British Prime Minister Tony Blair received a standing ovation and broad support Wednesday from his Labor Party for his election victory as critics demanding his resignation were silenced, party members said.
Things are looking good for Tony
In his first test of leadership since Thursday's poll, a smiling Blair urged Labor lawmakers in parliament to build on what he called a solid victory, participants said as they emerged from the closed-door meeting.
A small number of dissidents want Blair to go because they believe it was his decision to join the US-led invasion of Iraq in 2003 that caused the party to see the large parliamentary majorities it won in 1997 and 2001 slashed by more than half.
However, Blair walked into a "triumphal" reception as party members clapped, cheered and stamped their feet in a 20-second ovation, participants said later.
Anyone who dared criticize Blair was "shouted down" by the majority who were supportive, Labor MP Ken Purchase said.
"On the back of a third Labor election victory, it is no surprise people feel pretty protective towards the guy," Purchase said. "It is pretty clear he has still got the support of the majority of" his Labor party in parliament.
"Put up or shut up"
Speaking outside the meeting, fellow lawmaker Bob Laxton told reporters his message to the rebels was "put up, shut up" or go away.
One of Blair's closest allies, Defense Secretary John Reid called it "a great meeting."
"The silent majority are silent no longer," he said. "They made their view known and you saw it in a standing ovation just now. We have waited a while for the silent majority to speak but they have now spoken."
Another ally of the prime minister, who has suffered a hostile start to his record third term in office, had urged Blair earlier to woo critics by making symbolic concessions on Iraq.
Stephen Byers, a Labor MP and former cabinet minister, said that Blair should show he had "listened and learned" from Iraq by giving parliament more power over sending troops to fight in future potential conflicts.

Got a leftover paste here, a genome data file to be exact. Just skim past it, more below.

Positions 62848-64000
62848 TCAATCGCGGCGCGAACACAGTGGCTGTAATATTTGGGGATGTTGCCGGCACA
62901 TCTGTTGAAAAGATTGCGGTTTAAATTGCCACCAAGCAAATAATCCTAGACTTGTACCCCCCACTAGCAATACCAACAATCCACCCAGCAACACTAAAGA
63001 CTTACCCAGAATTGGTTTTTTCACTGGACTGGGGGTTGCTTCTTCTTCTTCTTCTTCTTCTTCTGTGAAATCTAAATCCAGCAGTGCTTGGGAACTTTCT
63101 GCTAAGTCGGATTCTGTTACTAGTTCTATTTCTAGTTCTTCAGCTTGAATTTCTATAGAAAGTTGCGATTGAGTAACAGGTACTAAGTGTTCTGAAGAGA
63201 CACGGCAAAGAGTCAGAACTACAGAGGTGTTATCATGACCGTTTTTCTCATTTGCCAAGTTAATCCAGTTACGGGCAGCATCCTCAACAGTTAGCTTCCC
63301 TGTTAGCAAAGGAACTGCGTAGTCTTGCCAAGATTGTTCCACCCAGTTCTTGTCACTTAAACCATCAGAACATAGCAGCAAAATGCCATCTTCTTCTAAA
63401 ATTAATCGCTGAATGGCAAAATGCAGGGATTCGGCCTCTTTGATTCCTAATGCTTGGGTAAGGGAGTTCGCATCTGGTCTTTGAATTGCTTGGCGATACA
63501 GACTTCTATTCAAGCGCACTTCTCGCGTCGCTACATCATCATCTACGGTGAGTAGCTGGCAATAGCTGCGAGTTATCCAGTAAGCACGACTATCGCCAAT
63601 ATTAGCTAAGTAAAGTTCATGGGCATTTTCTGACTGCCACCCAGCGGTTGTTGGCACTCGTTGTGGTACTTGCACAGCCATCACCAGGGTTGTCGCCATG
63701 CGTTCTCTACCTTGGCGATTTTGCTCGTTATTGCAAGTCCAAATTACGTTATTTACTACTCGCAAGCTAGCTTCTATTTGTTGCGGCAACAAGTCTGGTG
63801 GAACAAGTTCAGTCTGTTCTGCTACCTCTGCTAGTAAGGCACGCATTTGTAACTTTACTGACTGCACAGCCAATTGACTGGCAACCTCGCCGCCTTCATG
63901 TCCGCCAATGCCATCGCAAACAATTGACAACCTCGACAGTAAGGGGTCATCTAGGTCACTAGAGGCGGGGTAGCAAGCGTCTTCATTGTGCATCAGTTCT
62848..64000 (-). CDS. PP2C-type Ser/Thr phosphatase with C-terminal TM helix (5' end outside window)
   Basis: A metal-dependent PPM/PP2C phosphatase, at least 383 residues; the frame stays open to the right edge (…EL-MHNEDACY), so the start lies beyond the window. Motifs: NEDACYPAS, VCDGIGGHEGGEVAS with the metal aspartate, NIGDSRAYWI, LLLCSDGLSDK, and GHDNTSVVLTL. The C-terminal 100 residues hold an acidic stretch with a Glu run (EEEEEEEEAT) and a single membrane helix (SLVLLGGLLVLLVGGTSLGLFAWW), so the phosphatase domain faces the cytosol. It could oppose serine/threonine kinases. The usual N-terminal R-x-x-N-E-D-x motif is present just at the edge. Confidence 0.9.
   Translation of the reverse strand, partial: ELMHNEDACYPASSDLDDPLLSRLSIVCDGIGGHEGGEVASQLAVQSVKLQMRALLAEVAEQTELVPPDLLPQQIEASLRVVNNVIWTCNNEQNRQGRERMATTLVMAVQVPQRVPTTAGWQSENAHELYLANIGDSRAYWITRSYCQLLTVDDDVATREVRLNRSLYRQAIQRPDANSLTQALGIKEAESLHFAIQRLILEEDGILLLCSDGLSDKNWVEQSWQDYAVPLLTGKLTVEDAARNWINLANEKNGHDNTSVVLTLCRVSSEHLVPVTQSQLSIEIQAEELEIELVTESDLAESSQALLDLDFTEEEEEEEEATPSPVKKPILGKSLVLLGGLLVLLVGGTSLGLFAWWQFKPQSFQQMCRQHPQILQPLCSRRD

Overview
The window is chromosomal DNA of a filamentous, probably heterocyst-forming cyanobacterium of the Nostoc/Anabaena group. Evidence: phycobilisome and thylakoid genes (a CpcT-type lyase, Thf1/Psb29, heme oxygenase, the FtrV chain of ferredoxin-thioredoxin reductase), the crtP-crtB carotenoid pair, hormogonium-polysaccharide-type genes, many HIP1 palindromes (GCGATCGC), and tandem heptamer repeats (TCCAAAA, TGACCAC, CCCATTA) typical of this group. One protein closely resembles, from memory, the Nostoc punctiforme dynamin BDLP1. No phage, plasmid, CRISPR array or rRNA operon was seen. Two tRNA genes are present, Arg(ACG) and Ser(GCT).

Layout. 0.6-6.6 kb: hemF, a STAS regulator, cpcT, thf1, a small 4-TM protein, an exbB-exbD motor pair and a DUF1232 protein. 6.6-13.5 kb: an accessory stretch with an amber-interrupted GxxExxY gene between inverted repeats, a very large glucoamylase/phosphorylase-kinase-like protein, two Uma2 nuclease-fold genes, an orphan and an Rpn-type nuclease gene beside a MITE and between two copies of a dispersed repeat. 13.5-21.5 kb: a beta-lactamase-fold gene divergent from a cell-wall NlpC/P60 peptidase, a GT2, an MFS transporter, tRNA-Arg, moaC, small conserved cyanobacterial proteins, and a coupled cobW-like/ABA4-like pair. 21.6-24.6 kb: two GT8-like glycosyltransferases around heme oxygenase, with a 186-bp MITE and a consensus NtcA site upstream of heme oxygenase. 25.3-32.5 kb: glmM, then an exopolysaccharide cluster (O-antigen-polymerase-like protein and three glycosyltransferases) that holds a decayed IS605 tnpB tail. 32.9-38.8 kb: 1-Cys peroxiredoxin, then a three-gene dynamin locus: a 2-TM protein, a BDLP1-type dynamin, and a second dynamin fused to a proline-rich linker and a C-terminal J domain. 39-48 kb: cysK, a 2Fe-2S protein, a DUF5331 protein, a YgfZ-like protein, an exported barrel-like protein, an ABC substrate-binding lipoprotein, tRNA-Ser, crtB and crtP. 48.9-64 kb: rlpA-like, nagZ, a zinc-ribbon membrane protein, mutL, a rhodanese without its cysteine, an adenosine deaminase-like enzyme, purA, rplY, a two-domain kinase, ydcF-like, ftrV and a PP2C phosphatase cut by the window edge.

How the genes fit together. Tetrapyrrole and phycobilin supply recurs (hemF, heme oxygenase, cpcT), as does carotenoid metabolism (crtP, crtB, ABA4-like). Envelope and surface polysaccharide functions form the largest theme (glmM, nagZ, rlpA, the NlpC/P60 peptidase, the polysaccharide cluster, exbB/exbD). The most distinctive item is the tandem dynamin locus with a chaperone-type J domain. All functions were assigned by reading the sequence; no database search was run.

Lame duck leader?
Last year Blair, 52, pledged that if he was re-elected he would serve a final, full term as leader before stepping down.
Chancellor of the Exchequer Gordon Brown
But some opponents see him as a lame duck leader who has lost the trust of the public due largely to the Iraq invasion and its aftermath. They yearn for a new boss, widely expected to be the finance minister, Chancellor of the Exchequer Gordon Brown.
Byers, writing in the Times before the meeting, reminded rebel Labor MPs of the trouble that blighted the main opposition Conservative Party after it ousted then-prime minister Margaret Thatcher in 1991 during her own third consecutive term in office.
The party went on to suffer a hat trick of election defeats under a succession of different leaders, with the latest, Michael Howard, announcing last week that he will retire by the end of the year once a replacement is found.
The House of Commons was also Wednesday to elect its speaker, an MP chosen to be a non-partisan chairman for debates, while members of parliament were to start being sworn into office.
Blair's leadership was also challenged when European Union deputies representing Labor joined in a preliminary vote Wednesday in Strasbourg to scrap Britain's opt-out from EU rules limiting working hours.